I’ve said it before, and I’ve said it many times, “Barbeque is where you find it,” but in Texas all trails lead to barbeque. In central Texas, just crossing the street can lead to barbeque. While I haven’t been able to get back to Texas for a few years, I’m certain the number of barbeque joints in the state is greater than ever. Needless to say, I have many fond memories of Texas barbeque.
In the mid-‘forties, my grandfather and his friend Sam put their heads together to start a barbeque restaurant. My grandfather built the pits and a barn-like building for the restaurant and left the rest to Sam and his family. Sammie’s Bar-b-q is still there near the corner of N. Beach and E. Belknap in Fort Worth, although the original pits were rebuilt long ago, and I doubt if it is still family owned. This was one of two main places providing the store-bought barbeque I grew up eating. It was good, but my memories of barbeque really began when I was a kid on a family vacation, and we made stops in Elgin and Lockhart. ‘OMG!’ was not a phrase used back then, but I can apply it in retrospect.
In the late ‘sixties, Hank and I traveled to Austin to visit a friend enrolled in the University of Texas. Bobber decided to take us to a couple of barbeque restaurants he liked to frequent, and we couldn’t say ‘No.’
We spent nearly three days just traveling from joint to joint sampling barbeque (Bobber told us it was just two places, but one thing leads to another). While some were better than others, only one place we decided shouldn’t keep its doors open. It was a Santa Maria California-style place specializing in tri-tip. Now that I live in California I realize that place in Texas was far better than many of the ones in California. Anyway, we quickly reached capacity, but that didn’t stop us from buying the barbeque and taking it with us.
Hank and I drove back to Fort Worth with more than thirty pounds of barbeque. Well, maybe I should say we left Austin with more than thirty pounds of barbeque. By the time we reached Fort Worth, our smoky stash was considerably smaller. And we were considerably bigger.
Just before I moved to California in 1975, I decided to spend a couple of weeks or so driving around Texas. I had been to almost every corner of the state many times, but business was involved for most of those journeys, and I just wanted to take time to enjoy this world I was leaving one last time. The one criteria I had for the journey was to have barbeque and Tex-Mex every day—several times every day.
I packed my car, and the next morning I left the old farmhouse about 8am. My first stop was a small restaurant about 10 miles away where I had a very small breakfast of eggs, chicken fried steak, sausages, ham, bacon, biscuits and gravy, and French fries. I needed to save room for my next stop—Angelo’s.
I met my great-uncle George for an early lunch at Angelo’s and we worked our way through way too much brisket and beer. From there I drove south to Hillsboro where I met a couple of old friends for “2nd Lunch.” The small café near the old county courthouse was owned by a family from Harlingen, and they understood what Tex-Mex was all about. Oh, my. I was full. Too full. But I left there to visit some friends in Waco where we were going to have an early dinner.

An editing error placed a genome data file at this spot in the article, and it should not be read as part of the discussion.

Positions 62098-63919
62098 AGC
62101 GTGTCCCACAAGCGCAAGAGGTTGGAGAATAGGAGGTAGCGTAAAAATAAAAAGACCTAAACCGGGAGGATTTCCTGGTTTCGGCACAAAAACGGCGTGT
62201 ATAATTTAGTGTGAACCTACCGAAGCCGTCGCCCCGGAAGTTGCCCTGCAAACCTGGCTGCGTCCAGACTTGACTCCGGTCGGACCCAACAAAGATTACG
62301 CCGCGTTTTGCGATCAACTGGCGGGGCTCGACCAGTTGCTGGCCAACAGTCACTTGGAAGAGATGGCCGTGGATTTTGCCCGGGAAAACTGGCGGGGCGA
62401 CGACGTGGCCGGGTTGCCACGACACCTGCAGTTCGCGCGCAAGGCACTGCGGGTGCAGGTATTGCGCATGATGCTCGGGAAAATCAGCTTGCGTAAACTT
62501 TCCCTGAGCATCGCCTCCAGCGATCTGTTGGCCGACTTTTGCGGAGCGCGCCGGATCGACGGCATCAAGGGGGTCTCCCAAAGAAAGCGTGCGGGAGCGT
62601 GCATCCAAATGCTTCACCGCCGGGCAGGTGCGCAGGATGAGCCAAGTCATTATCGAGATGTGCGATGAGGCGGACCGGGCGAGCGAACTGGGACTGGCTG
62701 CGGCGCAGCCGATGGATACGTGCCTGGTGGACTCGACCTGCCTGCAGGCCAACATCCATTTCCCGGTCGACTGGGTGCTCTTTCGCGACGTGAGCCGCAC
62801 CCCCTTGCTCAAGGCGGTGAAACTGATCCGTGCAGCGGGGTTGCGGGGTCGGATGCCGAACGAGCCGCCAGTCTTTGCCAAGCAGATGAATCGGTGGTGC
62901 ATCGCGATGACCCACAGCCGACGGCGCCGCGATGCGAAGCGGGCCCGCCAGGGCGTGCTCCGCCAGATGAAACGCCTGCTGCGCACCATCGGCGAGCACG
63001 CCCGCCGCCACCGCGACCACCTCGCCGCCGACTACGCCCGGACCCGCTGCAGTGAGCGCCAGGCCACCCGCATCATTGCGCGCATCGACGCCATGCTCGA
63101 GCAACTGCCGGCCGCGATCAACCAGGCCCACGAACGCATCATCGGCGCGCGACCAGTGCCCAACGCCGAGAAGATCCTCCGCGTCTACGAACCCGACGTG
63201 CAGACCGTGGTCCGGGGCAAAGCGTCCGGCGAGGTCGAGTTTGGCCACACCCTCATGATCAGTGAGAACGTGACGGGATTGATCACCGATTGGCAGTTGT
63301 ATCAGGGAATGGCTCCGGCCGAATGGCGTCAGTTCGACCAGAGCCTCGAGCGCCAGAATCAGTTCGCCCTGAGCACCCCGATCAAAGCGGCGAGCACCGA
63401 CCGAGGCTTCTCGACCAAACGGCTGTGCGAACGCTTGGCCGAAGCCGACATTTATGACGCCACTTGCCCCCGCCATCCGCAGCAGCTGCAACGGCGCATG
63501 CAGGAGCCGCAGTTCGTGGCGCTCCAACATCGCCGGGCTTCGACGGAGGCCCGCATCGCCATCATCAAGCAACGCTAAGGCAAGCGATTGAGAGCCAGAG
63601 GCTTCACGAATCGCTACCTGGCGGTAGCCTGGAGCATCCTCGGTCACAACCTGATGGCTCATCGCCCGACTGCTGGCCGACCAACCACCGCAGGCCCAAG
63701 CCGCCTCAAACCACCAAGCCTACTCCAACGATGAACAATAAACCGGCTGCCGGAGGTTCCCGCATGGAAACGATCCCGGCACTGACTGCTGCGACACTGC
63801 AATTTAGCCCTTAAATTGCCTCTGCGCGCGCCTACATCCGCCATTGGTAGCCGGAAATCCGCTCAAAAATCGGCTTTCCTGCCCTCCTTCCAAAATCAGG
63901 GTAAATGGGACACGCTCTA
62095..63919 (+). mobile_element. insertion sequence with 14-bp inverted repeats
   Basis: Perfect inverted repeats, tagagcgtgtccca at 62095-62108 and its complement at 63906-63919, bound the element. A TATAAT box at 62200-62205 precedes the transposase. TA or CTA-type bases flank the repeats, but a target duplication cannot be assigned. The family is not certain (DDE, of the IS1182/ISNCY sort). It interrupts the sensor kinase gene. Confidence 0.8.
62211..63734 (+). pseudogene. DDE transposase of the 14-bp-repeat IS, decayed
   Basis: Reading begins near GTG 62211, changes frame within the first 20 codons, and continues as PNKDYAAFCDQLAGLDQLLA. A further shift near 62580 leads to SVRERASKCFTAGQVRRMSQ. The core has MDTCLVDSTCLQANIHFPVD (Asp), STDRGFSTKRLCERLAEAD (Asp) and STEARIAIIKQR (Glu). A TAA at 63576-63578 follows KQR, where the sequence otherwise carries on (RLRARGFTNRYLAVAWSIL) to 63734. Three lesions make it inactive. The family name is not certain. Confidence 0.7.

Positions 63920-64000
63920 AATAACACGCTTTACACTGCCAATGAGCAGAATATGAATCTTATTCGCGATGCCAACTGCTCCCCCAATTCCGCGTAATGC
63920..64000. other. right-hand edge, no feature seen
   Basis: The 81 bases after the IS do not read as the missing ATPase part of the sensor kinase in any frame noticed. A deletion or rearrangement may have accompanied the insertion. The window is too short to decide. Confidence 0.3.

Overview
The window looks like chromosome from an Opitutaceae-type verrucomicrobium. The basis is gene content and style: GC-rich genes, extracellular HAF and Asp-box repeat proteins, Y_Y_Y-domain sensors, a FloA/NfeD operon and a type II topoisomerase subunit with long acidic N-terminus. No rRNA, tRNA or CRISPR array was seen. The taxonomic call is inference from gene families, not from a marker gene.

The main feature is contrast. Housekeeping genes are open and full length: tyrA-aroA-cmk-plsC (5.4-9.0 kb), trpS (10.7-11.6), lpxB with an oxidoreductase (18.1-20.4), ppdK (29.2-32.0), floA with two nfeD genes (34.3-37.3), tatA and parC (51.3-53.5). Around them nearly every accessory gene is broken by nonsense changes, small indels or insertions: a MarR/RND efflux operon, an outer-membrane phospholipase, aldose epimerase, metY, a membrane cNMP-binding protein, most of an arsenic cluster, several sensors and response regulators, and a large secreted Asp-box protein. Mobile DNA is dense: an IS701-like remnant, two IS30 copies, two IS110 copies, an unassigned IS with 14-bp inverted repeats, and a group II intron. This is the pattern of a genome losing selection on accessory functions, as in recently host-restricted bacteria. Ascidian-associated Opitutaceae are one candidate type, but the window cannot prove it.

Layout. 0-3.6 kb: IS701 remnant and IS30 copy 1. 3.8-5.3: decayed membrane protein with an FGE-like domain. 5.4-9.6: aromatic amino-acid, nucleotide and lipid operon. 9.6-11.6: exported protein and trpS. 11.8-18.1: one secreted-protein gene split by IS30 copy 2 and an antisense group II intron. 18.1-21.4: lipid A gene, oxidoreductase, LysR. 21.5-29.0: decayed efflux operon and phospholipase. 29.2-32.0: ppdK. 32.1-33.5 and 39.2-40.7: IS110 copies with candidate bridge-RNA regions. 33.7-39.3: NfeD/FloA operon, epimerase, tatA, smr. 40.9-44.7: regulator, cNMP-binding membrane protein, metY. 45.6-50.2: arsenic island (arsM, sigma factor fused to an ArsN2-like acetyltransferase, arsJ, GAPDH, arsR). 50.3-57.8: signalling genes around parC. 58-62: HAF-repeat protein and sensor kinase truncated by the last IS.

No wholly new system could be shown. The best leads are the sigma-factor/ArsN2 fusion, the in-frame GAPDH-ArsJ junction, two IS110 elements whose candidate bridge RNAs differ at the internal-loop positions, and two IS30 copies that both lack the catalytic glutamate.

Waco is not known for the world’s greatest Tex-Mex or barbeque, but at it’s worst, it’s still very good. However, early dinner was at my friend’s home where they were preparing brisket and sausage with several sides. I couldn’t say ‘no,’ and I ended up taking a small container of food with me when I left later that evening to get to my reserved lodging in Killeen.
Killeen is home to Fort Hood where my friend Zeke was stationed. He had a week’s pass, and he was going to accompany me on some of my journeys through the state. I picked Zeke up about 7am the next morning and we immediately drove east a few miles to Belton for a Tex-Mex breakfast. This was the last Tex-Mex I would see for a week. We were entering the heart of Barbeque Country—Central Texas.
For a solid week we ate barbeque. Every meal. Snacks in between meals. Desserts. Because it was there. There is no remembering just how many places we visited. Usually we ate at the restaurant, but we often got it ‘to go’ so we could eat outside in a park or at a roadside picnic table (remember those?).
After returning Zeke to Fort Hood, I continued my travels through other parts of the state (El Paso, Alpine, Marfa, Marathon, Eagle Pass, McAllen, Corpus Christi, etc.), and I thoroughly enjoyed the trip, but the barbeque was the highlight.
Today, well over forty years later, many of those barbeque joints are still there. Yes, some are gone, and new ones have taken their places. I started hearing some twenty years ago about the ‘Texas Barbeque Trail,’ and as I did a little research as to what it was about, I realized that there is no actual ‘trail.’ It is simply a word used in relation to all the barbeque places in central Texas. Some places are famous, and some are not. All are worth stopping at, just like Zeke and I once did.
One could make a case for a ‘barbeque trail’ by mapping out a series of stops at the more well known places in a roughly fifty mile circle around Austin, but one would be missing out on some great places only the locals know about. Sometimes the place is located behind, or in, a grocery store, or bar, or gas station. Sometimes it’s in front of a church or junkyard. You never know—as I’ve said many times before, ‘Barbeque is where you find it.’
To me the best barbeque trail begins where you live (even in California). It’s local, and that’s a good start. To expand the trail, just take the time on your travels to stop and eat barbeque at a new place. And if your travels ever take you to central Texas, your trail will be complete.